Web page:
AdjectivesAdjectives are describing words. They tell us about the color, size, shape,nature, quality or condition of a noun. Examples are: blue, green, round, square,good, old, tall, brave, beautiful, tired, happy, exhausted etc.An adjective usually describes a noun and denotes a temporary or permanent qualityassociated with that noun. For example, an intelligent boy is a boy who is distinguishedfrom other boys by being permanently intelligent. A square table is a table that isdistinguished from other tables by being square in shape. A brave soldier is a soldierwho is distinguished from other soldiers by being brave. We need round tables. Tokyo is a big city.Adjectives can answer the question What kind? (Roundtables; big city), How much?(some rice, little effort) Which one? (red shirt, second wife), and How many?(two boys, ten books).Kinds of adjectivesThere are different kinds of adjectives.Adjectives of quantityAn adjective of quantity answers the question how much. Examples are: some, little,much, enough, sufficient, insufficient, all, whole, great, any etc.Examples are: I have bought some bacon. I haven’t got much money. We have got enough time. There is little water in the bottle.Adjectives of number or numeral adjectivesThey answer the question how many? Numeral adjectives are of three kinds:1. Definite numeral adjectives (e.g. one, two, three, first, second, third etc.)2. Indefinite numeral adjectives (e.g. some, any, no, several, few, all etc.)3.Distributive numeral adjectives (e.g. each, every, either, neither)
Possessive AdjectivesA possessive adjective modifies a noun by telling whom it belongs to. It answers thequestion "Whose?"Examples are: his, her, its, my, our, their, and your. You can share my rice. Have you seen their house? This is his room. They are our friends.Demonstrative AdjectivesThe demonstrative adjectives that, these, this, those, andwhat answer the question"Which?" Im going to open that present. Whose is this bag? These mangoes are very sweet.A demonstrative adjective may look like a demonstrative pronoun, but it is useddifferently in the sentence.Distributive adjectivesThere are four distributive adjectives in English: each, every,either and neither. Distributive adjectives are used with singular nouns. The followingverb is usually singular, but can be plural in a very formal style.Interrogative AdjectivesThe interrogative adjectives are used with nouns to ask questions. Examplesare what, which and whose. What movie do you want to see? Which leaves turn color first? Whose son is he?An interrogative adjective may look like an interrogative pronoun, but it is useddifferently in the sentence: it is an adjective, used to modify a noun or pronoun.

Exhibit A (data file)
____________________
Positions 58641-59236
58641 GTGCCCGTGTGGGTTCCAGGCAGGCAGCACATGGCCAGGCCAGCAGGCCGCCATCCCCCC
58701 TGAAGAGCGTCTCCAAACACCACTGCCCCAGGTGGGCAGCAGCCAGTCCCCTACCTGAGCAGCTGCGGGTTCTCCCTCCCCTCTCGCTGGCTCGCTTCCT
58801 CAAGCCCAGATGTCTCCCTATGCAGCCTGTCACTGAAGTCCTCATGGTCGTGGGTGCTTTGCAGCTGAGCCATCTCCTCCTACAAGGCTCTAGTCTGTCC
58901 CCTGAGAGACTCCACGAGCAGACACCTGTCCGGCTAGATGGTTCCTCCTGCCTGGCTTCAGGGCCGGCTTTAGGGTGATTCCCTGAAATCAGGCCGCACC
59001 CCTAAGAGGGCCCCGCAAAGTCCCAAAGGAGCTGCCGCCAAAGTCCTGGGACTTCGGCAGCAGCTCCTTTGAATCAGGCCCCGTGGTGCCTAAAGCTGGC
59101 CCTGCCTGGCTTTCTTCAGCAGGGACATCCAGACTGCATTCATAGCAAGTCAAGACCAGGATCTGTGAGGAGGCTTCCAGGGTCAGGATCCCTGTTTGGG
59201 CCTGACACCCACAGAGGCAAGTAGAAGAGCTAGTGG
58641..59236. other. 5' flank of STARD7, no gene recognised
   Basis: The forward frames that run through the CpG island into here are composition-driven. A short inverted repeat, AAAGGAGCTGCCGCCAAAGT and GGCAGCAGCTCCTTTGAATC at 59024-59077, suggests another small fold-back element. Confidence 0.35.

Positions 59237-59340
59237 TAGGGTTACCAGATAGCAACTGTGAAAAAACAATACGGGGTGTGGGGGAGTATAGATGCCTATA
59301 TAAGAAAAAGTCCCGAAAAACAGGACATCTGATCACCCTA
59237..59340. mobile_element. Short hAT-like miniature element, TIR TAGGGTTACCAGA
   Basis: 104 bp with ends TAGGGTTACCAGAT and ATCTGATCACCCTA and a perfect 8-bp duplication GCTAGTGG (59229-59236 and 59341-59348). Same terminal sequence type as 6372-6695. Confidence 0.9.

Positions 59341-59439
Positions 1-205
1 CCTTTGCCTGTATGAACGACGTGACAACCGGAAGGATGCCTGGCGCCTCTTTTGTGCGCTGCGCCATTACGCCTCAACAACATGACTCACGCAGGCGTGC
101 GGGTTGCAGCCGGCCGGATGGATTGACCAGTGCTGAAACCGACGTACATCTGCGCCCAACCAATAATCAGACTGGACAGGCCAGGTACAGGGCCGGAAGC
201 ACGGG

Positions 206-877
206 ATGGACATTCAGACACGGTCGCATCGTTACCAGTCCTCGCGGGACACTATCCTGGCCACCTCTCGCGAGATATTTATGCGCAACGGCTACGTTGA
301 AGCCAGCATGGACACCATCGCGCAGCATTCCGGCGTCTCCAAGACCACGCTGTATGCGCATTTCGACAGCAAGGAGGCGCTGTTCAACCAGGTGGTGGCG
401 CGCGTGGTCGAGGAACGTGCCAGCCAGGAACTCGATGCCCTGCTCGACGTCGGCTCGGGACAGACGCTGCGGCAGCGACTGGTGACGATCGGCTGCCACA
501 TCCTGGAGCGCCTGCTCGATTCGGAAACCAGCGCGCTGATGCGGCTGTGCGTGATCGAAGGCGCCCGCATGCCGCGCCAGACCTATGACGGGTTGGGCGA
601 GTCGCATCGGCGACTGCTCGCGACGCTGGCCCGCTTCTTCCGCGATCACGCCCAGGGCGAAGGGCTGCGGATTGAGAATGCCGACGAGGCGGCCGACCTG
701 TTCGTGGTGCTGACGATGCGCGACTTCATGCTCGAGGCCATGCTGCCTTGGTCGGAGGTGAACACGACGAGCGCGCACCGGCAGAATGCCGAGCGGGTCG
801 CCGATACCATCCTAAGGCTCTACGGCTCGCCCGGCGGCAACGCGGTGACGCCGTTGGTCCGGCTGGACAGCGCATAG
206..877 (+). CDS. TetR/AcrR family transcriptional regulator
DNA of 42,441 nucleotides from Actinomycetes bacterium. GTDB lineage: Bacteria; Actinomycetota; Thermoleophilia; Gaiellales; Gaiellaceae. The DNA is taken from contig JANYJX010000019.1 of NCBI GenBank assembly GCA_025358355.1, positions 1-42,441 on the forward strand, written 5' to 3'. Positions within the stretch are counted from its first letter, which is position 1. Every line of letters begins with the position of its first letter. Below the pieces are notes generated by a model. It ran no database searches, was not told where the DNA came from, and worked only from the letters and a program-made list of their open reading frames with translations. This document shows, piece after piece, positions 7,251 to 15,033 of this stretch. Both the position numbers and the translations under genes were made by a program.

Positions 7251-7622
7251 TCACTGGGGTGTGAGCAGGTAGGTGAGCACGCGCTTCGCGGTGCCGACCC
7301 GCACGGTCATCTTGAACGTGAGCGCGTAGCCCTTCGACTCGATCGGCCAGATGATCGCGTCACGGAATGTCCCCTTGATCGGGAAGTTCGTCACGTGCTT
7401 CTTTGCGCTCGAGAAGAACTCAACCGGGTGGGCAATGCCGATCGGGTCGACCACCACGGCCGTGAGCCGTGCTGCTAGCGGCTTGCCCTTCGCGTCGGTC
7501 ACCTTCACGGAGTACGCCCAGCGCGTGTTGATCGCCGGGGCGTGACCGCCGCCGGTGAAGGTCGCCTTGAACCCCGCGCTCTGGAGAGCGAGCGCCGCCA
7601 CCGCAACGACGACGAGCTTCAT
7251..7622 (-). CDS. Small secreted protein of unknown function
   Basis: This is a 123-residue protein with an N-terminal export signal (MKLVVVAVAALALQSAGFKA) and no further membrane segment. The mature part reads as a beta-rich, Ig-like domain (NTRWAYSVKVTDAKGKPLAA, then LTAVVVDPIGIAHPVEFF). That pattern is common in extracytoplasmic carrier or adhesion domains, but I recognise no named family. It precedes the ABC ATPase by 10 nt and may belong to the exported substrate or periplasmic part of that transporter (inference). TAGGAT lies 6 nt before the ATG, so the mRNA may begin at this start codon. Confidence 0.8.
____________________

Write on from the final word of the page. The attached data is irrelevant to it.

Indefinite AdjectivesAn indefinite adjective gives indefinite, or general, information. Often, it answers thequestion "How much?" Some common indefinite adjectives are all, any, each, every,few, many, and some. Many children like dinosaurs. Did you want some bananas? Is there any water in the bottle?An indefinite adjective may look like an indefinite pronoun, but it is used differently inthe sentence: it is an adjective, used to modify a noun or pronoun. THE COMPARISON OF ADJECTIVES Monosyllabic adjectives are compared with -er, -est. positive comparative superlative strong stronger strongest small smaller smallest late later latest nice nicer nicest big bigger biggest thin thinner thinnest fat fatter fattest Disyllabic adjectives ending with y, er, ow, le are compared with -er, -est. positive comparative superlative easy easier easiest happy happier happiest clever cleverer cleverest narrow narrower narrowest
All the other adjectives are compared with more, most.positive comparative superlativecareful more careful most carefulexpensive more expensive most expensivedifficult more difficult most difficulttired more tired most tiredterrible more terrible most terrible Irregular forms positive comparative superlative good better best bad worse worst much more most many more most little less least